Keeping Them Honest: The case for a genuine national integrity commission and other vital democratic reforms
Scribe, $32.99 pb, 271 pp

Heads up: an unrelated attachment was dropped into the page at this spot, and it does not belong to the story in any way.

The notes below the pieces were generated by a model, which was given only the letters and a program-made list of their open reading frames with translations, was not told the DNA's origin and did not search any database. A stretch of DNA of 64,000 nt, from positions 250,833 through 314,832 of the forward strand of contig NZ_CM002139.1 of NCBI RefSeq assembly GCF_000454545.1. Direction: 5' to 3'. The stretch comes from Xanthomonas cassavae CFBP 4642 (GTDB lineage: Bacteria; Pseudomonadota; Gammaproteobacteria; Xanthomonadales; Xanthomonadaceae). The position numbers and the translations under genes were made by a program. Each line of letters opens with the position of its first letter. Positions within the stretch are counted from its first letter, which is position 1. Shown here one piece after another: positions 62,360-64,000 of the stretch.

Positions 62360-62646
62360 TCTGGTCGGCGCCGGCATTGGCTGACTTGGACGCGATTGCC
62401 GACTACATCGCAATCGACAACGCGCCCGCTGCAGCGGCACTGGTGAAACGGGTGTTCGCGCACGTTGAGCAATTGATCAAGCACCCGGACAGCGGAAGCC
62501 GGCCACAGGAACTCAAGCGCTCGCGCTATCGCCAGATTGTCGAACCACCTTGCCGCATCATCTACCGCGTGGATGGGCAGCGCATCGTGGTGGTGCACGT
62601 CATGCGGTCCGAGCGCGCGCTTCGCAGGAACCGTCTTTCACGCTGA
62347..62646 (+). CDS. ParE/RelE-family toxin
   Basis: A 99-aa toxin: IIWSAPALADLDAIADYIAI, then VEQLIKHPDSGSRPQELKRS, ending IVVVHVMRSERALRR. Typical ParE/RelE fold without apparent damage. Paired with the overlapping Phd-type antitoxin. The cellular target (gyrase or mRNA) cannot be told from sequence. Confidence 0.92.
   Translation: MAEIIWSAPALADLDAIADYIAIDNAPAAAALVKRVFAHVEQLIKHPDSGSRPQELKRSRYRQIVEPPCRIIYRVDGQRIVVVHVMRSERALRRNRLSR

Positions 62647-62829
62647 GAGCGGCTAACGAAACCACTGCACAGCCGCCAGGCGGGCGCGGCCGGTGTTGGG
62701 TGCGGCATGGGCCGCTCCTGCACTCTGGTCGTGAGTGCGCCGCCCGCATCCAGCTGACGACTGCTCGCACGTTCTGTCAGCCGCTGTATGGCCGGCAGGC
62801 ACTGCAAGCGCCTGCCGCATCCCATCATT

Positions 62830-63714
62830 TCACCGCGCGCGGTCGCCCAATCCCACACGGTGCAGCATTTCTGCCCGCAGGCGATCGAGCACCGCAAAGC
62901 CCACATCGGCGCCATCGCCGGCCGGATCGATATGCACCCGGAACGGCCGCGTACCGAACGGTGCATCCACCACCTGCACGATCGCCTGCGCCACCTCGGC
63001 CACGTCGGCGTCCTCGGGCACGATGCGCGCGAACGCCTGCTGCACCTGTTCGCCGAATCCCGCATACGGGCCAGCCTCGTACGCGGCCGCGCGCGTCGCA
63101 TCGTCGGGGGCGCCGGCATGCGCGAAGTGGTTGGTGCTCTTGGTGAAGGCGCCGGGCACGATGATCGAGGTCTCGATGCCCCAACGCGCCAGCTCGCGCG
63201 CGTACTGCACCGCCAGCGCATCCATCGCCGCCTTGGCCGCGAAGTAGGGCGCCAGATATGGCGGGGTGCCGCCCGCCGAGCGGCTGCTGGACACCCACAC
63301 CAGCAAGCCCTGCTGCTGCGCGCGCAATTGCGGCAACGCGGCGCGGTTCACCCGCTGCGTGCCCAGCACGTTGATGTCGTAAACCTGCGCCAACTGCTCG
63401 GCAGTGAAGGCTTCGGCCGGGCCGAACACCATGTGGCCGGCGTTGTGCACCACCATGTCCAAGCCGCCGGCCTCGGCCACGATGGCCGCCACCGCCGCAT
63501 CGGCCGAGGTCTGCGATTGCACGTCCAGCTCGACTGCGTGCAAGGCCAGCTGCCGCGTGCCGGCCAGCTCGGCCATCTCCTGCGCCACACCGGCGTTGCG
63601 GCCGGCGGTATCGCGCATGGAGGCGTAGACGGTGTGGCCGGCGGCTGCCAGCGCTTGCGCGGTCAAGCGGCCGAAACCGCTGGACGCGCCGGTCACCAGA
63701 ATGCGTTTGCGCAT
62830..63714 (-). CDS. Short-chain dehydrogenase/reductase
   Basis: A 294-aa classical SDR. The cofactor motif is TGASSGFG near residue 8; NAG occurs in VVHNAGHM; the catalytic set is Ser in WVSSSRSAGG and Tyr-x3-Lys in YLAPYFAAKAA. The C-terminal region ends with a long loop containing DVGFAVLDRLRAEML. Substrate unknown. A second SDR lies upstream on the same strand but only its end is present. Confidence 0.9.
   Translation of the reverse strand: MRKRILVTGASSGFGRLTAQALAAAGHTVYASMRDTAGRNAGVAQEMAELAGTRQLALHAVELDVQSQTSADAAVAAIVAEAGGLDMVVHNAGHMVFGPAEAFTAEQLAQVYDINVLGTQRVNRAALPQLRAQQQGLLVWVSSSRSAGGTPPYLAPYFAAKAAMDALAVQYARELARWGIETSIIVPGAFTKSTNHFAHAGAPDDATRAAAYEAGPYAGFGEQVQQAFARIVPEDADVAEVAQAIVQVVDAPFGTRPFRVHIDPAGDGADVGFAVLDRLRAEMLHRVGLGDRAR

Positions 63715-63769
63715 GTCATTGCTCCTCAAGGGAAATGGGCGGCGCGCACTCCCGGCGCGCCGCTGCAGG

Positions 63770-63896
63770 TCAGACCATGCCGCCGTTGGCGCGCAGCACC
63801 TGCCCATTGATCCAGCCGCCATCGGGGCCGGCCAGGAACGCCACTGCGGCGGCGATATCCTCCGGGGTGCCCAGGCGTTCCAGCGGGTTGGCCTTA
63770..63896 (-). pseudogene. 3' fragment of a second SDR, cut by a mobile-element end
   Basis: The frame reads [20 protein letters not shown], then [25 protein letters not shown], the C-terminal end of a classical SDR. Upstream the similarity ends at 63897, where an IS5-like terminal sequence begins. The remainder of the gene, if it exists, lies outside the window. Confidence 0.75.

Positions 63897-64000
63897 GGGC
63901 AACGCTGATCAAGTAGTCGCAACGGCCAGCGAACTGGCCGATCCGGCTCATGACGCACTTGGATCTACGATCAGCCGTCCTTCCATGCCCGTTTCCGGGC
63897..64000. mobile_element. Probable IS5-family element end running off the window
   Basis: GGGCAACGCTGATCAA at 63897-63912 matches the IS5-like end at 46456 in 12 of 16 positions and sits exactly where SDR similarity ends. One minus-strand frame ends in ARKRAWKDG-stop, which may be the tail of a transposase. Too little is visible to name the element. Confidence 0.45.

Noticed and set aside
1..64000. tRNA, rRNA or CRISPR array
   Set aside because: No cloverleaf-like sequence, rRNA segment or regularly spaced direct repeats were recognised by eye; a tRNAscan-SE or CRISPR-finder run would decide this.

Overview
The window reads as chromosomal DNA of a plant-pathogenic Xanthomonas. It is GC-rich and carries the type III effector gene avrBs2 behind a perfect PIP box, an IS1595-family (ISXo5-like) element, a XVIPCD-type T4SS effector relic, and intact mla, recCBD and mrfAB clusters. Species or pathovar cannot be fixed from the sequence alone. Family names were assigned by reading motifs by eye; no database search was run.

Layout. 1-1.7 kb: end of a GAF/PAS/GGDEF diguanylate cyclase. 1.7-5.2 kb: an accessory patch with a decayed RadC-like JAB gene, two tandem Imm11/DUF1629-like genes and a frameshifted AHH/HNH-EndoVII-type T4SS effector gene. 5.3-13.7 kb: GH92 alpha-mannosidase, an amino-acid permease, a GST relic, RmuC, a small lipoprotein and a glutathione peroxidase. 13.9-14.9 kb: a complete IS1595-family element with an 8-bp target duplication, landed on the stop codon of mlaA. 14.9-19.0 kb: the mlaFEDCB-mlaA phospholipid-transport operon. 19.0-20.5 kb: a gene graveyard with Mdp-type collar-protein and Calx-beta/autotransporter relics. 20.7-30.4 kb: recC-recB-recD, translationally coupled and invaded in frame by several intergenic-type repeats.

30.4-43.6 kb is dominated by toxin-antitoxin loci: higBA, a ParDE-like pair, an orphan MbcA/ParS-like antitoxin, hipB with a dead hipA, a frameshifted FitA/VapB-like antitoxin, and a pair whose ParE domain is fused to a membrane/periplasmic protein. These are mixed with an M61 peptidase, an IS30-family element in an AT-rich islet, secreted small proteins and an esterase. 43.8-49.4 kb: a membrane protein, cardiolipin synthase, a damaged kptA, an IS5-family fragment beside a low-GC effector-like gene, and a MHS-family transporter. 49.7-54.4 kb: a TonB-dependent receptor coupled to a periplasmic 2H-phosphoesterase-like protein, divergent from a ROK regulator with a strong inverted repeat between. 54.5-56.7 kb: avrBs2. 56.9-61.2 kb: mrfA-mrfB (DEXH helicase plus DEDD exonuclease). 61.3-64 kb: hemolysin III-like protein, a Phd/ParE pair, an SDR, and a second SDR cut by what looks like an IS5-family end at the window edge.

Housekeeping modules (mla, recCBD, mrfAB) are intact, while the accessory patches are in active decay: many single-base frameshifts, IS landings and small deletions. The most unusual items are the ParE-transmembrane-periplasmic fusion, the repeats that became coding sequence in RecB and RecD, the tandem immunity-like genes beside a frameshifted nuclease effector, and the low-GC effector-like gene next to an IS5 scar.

One of the most important pieces of public interest journalism in recent times, and one with direct relevance to Australia, was written from a prison camp east of Moscow in 2021 by Russia’s de facto opposition leader, Alexei Navalny, incarcerated by the Putin government after its failed assassination attempt on him (Guardian, 20 August 2021). During his imprisonment, Navalny had identified a pattern in the memoirs of world leaders. Integrity was never mentioned in their accounts of ‘big agenda’ policy successes, only failures. The argument that pervasive corruption in the government of Afghanistan explained the failure of Western intervention there is one example. Navalny said the pattern invited an obvious question. If ‘corruption is preventing us from finding solutions to the problems of the “big agenda”’, he asked, ‘has the time perhaps come to raise it to a priority on that agenda?’ This question is especially pertinent, he argued, because corruption is no longer an internal issue but rather the ‘universal, ideology-free basis for the flourishing of a new Authoritarian International’ that is a root cause of global problems facing the west. The success of energy oligarchs from several countries, including Australia, in frustrating international efforts to arrest global warming is a case in point. There are many more.